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IV Insertion Tips – How to Find a Vein

Hi everyone

In this video I will talk about how to look for veins for IV insertion. Being part of the code blue team at my hospital, it is my responsibility to gain IV access. IV access is important for giving lifesaving medications, so I have to be really good at it. In this video I will give some tips on how and what to look for when attempting to gain IV access.


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Firstly, in order to identify a vein, it is important to look at the vessels of a person’s arm.

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Here are three pictures of the veins in a person’s arm. In the first picture you can see where the veins are located in persons arm. So when I go in to insert an IV, I always try to map which aim I am trying to get, I tell myself “okay I am going to try to go for a basilic vein or the cephalic vein”. These two veins are coincidentally are the ideal vein for IV access as it less likely to occlude the line if the patient bends their arm. It is also difficult for the patient to take out or dislodge the IV when it is located there. However, in codes, typically the largest vein is the one I go for which is in the antecubital fossa.

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So as you can see each vein has a different size and therefore you need to account for this when choosing which IV catheter size you want to use. The larger the number the smaller the needle which would appropriate for a smaller vein. Seems like a simple concept but it is not uncommon for people to choose the wrong one. Another important factor is the depth of the vein. Veins that are deeper are going to be more difficult to hit. If someone is overweight or has a lot of adipose tissue in the arm, sometimes having these visualizations in your brain will guide where you want to attempt an IV start.

Next let’s talk about how a vein feels. An artery will have a pulse, so if you put your index finger and feel the vessel pulsating avoid that at all cost. Next try to visualize this picture in your head. Arteries are what we want to avoid when obtaining IV access. To feel for a vein, you want to feel and see if it bounces up softly. If it is really hard or doesn’t bounce when palpating it then it may not be a vein.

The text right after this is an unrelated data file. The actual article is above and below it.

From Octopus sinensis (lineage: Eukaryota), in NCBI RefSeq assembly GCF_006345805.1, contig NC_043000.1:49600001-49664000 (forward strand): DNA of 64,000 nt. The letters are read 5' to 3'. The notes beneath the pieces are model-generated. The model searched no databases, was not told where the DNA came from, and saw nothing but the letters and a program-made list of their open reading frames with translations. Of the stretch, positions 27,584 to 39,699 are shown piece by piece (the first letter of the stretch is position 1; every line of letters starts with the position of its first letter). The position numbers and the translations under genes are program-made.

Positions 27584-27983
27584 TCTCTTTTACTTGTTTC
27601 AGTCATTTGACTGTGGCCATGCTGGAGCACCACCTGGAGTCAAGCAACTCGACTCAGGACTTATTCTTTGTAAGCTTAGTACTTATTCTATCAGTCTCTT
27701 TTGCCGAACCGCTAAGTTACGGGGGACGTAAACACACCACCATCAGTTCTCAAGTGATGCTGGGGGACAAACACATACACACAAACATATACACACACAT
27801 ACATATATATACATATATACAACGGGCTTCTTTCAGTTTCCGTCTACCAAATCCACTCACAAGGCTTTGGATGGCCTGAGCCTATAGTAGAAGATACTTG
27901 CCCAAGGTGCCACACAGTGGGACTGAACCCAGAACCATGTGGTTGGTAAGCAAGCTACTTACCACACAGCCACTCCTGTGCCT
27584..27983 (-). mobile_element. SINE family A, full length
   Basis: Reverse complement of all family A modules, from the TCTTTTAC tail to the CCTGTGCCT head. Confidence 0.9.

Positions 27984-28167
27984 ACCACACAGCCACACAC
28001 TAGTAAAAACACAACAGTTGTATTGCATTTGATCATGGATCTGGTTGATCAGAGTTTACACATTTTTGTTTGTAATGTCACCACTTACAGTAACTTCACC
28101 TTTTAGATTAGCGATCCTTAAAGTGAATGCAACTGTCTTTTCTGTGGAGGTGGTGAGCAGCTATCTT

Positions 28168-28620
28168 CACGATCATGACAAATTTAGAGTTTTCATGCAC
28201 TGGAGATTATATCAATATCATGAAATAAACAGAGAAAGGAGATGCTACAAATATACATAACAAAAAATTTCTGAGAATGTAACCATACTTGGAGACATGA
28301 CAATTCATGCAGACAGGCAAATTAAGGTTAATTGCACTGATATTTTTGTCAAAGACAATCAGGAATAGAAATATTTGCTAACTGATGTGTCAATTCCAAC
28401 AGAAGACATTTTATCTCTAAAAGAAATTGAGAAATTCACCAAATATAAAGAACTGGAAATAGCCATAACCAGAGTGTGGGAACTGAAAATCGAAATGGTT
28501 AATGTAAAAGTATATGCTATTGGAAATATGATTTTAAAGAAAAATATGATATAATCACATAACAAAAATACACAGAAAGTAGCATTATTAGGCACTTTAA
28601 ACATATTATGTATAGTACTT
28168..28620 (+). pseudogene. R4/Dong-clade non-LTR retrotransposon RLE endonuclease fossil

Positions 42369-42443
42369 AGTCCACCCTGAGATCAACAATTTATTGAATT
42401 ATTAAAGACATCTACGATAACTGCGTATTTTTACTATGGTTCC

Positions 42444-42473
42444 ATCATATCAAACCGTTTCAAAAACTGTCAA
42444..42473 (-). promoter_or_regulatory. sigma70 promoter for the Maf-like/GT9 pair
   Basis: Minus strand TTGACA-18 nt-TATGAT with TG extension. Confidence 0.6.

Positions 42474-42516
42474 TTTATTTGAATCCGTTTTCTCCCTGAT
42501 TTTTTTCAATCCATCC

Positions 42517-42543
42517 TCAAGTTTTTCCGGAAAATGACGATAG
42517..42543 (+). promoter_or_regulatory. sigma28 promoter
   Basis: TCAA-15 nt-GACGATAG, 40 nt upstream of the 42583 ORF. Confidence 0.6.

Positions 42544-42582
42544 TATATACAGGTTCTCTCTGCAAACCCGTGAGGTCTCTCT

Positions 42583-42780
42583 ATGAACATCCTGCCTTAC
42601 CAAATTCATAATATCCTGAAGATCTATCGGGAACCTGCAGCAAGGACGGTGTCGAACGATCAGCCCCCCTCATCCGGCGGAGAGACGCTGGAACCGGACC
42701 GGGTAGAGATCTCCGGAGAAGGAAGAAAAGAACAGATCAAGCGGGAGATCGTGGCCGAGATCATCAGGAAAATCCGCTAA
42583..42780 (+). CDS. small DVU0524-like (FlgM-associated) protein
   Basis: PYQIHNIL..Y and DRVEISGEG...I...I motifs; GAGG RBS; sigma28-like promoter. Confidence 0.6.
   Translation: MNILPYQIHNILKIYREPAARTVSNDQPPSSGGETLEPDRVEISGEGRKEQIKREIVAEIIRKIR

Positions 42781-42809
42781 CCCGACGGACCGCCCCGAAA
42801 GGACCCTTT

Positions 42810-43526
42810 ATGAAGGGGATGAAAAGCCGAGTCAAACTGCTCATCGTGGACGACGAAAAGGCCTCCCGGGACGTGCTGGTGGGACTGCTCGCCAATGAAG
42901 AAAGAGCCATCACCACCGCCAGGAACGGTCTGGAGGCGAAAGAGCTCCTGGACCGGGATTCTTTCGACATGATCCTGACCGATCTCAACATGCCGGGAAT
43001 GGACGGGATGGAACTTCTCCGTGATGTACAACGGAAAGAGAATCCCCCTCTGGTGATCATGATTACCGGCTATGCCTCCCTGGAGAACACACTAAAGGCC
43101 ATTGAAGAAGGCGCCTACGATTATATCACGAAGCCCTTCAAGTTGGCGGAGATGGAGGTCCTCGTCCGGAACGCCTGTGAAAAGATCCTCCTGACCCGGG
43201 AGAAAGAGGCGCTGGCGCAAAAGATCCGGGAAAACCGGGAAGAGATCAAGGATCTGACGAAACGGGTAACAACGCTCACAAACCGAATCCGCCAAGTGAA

Here are some tips on how to make your veins be more palpable. First you can use a torniquete. Tie the torniquete tightly around the arm and have the patient make a fist with their hand. This will contract their muscles and promote blood flow which is slowed with the torniquete getting the vein to become full of blood and come to the surface. Next have the patient put their arm down towards the ground so that gravity works on the blood flow and get the veins plump making it easier to palpate. Last tip I have is to use a warm blanket or a warm damp wash cloth. The washcloth is preferred as it will clean the arm a bit and with good lighting, you will see the vein better. When the body is warm, blood flow increases, dilating the veins and making them easier to find.

The last thing that is worth mentioning is that veins have valves, and this means that you can put a catheter in but hit valves and won’t be able to flush through even though you are inside the vein properly. But what you can do is pull back a bit and see if you push fluids through without hitting the valve.

Anyways, I hope you enjoyed todays video. If you found this video helpful I would greatly appreciate if you hit the thumbs up button so this video can get promoted to others. Thank you for watching and see you in the next video!

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